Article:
APY 515SEM: Advanced Socio-Legal Studies

Reg. #24931
Friday 12:15-3:15pm
O'Brian Arranged
Dr. Anna Bernstein

Note: Permission of instructor requested prior to enrollment. Course cross-listed with LAW 762.

This course is a colloquium for advanced graduate and law students who wish to learn about and carry out cutting edge research on law, legal institutions, and social policy. It will build upon ongoing distinguished speaker and workshop series sponsored by the Baldy Center, Law School, and affiliated UB departments. Substantive topics will vary with speakers and student interests, but are likely to range across administrative regulation, criminal law, environmental governance, human rights, international trade, legal profession, race, and a variety of other subjects. Students will read the papers, attend and participate in the presentations, and meet with the speakers in a small group setting following the public presentations. They will be able to discuss both the speakers' and their own research in a multi-disciplinary environment and build important new relationships with visiting speakers, UB faculty members, and fellow students. Students enrolling in the seminar will have the option of writing one substantial research paper or three short critical analyses of papers presented by speakers.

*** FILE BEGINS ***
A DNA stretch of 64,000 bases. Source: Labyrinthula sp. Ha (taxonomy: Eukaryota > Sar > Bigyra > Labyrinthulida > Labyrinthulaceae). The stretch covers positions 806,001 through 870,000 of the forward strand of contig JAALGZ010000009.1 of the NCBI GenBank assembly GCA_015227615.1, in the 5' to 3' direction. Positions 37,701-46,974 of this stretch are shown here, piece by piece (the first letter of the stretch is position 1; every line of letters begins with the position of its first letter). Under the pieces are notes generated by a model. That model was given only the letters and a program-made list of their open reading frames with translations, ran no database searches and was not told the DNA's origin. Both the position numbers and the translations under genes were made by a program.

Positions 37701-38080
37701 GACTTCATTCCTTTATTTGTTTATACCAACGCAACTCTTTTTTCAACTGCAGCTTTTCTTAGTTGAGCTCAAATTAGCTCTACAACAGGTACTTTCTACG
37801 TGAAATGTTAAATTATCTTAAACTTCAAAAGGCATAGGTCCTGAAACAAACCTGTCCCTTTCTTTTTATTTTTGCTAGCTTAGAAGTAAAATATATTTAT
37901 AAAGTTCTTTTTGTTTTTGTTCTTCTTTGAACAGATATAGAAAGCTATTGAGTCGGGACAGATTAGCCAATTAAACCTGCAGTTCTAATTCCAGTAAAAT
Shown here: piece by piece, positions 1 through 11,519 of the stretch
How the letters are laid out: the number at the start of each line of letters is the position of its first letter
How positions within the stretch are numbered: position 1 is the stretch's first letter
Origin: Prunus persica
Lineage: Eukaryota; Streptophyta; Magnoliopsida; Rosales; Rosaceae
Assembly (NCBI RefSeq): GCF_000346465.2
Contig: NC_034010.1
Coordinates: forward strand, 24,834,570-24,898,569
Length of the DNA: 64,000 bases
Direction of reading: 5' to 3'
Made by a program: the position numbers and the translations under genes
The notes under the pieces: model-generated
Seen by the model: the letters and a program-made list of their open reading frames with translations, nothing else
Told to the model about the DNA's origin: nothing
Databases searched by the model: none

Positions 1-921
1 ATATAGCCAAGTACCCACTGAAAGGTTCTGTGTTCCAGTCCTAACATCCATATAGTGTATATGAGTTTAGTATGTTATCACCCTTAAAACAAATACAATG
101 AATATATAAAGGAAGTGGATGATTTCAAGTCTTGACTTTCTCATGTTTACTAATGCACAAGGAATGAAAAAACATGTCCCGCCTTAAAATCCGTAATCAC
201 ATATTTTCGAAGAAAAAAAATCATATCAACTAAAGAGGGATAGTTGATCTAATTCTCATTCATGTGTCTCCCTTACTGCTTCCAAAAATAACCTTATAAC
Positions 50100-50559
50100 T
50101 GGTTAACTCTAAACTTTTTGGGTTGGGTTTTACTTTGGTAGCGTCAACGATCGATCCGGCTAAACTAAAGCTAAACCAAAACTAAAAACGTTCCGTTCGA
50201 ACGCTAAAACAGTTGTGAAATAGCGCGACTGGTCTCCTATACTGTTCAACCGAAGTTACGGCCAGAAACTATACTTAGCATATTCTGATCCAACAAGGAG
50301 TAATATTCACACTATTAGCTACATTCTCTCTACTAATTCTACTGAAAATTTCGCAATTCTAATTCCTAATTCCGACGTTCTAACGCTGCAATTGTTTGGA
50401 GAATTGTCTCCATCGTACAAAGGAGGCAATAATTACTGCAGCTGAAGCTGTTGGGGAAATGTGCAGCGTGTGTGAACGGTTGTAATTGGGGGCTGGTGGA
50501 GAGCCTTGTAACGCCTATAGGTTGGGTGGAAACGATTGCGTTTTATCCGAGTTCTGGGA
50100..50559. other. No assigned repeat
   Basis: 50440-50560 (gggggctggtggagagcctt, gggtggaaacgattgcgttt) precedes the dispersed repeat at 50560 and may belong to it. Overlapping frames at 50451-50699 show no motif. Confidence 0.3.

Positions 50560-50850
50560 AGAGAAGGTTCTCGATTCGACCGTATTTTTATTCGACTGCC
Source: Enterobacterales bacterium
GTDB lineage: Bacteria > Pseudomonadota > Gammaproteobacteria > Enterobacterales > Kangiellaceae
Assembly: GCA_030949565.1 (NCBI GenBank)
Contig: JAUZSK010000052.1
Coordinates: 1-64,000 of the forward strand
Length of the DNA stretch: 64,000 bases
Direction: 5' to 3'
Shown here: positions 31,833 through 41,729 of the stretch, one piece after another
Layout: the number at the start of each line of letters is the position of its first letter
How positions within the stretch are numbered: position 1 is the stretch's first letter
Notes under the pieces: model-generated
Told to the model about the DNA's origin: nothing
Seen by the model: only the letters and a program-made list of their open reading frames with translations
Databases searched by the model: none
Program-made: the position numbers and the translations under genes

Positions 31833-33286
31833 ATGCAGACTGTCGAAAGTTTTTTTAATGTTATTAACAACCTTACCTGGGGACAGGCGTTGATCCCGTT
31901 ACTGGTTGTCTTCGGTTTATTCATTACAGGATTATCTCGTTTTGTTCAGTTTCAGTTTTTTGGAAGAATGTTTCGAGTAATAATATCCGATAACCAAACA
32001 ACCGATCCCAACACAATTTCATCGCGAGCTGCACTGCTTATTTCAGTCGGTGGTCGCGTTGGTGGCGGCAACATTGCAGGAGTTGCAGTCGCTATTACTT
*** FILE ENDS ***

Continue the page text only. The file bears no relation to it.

APY 540LEC: History of Archaeology

Reg. #21056
Wednesday 2:00—4:40pm
IEMA Paley Library, Fillmore Academic Center 261
Dr. Sarunas Milisauskas

This course is a general survey of the history of archaeology from the Renaissance to the present.  We will focus on the major scholars in the history of archaeology.  The relationship of archaeology with political, social and religious issues will be discussed.